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The evaluation of toxicokinetics of green liquor applies constituent/ion based approach. Therefore, toxicokinetics of these different ions is discussed separately in the chapters dealing with toxicokinetics. Sodium and potassium hydroxides, sulfides, oxidised sulfur constituents and carbonates, in the GL are dissociated in the body fluids. The true speciation of these ions in the human body is determined mainly by the nature of the ion, pH and ionic composition of the physiological fluids.

Sodium and potassium hydroxides and carbonates in GL are rapidly dissolved in the body. Resulted sodium and potassium ions are normal and essential constituents of the blood and other body fluids and their concentration in the blood is controlled by renal excretion . Carbonate and hydroxide ions in GL could potentially affect the acid-base balance of the body. However, they are usually neutralized by gastric acid and the pH regulation mechanisms of the blood.Therefore they are not expected to be systemically available in the body under normal handling conditions. However, due to their corrosive properties in high concentrations the alkalis might cause burns to the skin and therefore facilitate the exposure of GL to the body.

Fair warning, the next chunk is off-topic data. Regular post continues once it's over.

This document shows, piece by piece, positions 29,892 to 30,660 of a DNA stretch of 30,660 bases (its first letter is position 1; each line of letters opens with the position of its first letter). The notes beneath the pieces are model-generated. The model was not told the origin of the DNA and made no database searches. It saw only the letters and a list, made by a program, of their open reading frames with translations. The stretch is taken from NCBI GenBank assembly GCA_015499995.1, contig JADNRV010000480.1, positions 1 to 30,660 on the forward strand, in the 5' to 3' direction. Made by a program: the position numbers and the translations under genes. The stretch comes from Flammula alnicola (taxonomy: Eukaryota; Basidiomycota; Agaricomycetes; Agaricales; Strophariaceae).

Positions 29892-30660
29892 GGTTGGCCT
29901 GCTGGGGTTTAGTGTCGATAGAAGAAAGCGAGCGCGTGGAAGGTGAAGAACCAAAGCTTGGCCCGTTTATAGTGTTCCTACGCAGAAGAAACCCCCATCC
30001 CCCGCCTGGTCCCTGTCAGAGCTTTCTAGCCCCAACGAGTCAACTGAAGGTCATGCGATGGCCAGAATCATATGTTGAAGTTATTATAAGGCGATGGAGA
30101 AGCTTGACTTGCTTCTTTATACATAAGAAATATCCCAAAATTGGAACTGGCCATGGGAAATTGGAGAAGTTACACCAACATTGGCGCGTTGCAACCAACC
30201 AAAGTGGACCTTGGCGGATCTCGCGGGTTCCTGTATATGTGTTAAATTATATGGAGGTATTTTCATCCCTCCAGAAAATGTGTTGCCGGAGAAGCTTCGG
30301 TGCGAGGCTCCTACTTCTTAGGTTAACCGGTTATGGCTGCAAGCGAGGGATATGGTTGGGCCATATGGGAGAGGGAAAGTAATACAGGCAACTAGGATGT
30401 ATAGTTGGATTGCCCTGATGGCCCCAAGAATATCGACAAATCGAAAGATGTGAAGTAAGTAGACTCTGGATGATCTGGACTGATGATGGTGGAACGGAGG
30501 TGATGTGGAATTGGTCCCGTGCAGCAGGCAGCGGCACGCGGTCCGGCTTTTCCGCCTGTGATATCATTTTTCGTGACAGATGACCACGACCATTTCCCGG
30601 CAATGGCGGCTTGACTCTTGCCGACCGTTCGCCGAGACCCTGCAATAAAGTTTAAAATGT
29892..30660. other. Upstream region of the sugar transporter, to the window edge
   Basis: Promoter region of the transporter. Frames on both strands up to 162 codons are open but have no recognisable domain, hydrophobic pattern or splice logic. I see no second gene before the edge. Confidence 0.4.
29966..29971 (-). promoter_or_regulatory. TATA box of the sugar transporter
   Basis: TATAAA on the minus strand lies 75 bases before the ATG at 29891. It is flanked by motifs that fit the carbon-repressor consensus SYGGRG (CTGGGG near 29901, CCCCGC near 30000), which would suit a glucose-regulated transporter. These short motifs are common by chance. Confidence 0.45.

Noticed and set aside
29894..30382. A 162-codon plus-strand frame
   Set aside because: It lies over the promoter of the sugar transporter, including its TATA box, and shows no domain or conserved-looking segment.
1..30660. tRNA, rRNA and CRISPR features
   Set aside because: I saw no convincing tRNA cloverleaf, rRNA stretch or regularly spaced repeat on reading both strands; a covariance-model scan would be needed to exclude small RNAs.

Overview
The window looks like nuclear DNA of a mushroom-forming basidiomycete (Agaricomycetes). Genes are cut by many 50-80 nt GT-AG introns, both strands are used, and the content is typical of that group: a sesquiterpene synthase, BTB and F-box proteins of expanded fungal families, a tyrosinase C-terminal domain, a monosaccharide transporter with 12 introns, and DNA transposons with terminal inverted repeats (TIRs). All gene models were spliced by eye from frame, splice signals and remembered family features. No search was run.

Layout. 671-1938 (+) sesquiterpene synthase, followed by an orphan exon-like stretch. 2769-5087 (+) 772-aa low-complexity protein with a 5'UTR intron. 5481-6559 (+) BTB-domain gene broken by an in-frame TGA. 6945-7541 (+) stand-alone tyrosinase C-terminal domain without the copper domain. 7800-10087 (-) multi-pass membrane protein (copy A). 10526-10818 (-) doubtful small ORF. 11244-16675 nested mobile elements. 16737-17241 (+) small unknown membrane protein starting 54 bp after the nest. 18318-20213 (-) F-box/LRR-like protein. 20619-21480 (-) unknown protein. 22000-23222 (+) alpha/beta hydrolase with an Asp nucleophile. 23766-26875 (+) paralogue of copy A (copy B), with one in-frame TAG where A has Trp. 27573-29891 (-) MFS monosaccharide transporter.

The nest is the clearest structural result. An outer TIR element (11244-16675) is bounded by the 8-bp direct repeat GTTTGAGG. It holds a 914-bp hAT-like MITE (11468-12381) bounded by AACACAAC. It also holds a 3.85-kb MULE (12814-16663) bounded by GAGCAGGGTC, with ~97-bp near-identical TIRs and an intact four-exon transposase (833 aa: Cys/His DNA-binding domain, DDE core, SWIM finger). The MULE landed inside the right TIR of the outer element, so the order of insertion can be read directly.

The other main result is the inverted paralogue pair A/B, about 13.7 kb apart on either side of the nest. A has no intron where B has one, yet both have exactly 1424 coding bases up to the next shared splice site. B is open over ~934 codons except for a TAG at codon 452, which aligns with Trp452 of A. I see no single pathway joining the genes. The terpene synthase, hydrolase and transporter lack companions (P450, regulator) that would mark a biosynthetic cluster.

Soluble sulfide salts dissociate into sulfide ions that are oxidated to sulfates (major metabolic excretory pathway) or methylated (minor detoxification pathway) and excreted by the kidney. Similarly, tiosulfate in GL is excreted by the kidney. Sulfide ions also can react with the hydrogen ions in water to form the hydrosulfide ion (HS¯) or hydrogen sulfide (H2S). The relative concentrations of these species are a function of the pH of the water; hydrogen sulfide concentrations increase with decreasing pH. After ingestion there can be formation of H2S in the stomach due to acidity.The formed H2S can be absorbed through the gastrointestinal tract, bound by plasma albumin and distributed to different organs causing toxic effects. Direct toxic effects to lung tissues are also possible if volatile H2S is formed and inhaled. It is doubtful whether skin absorbs enough sulfides to cause systemic poisoning. Hydrogen sulfide is excreted primarily as sulfate (free sulfate or thiosulfate) in the urine. It is also excreted unchanged in exhaled air and in feces and flatus.

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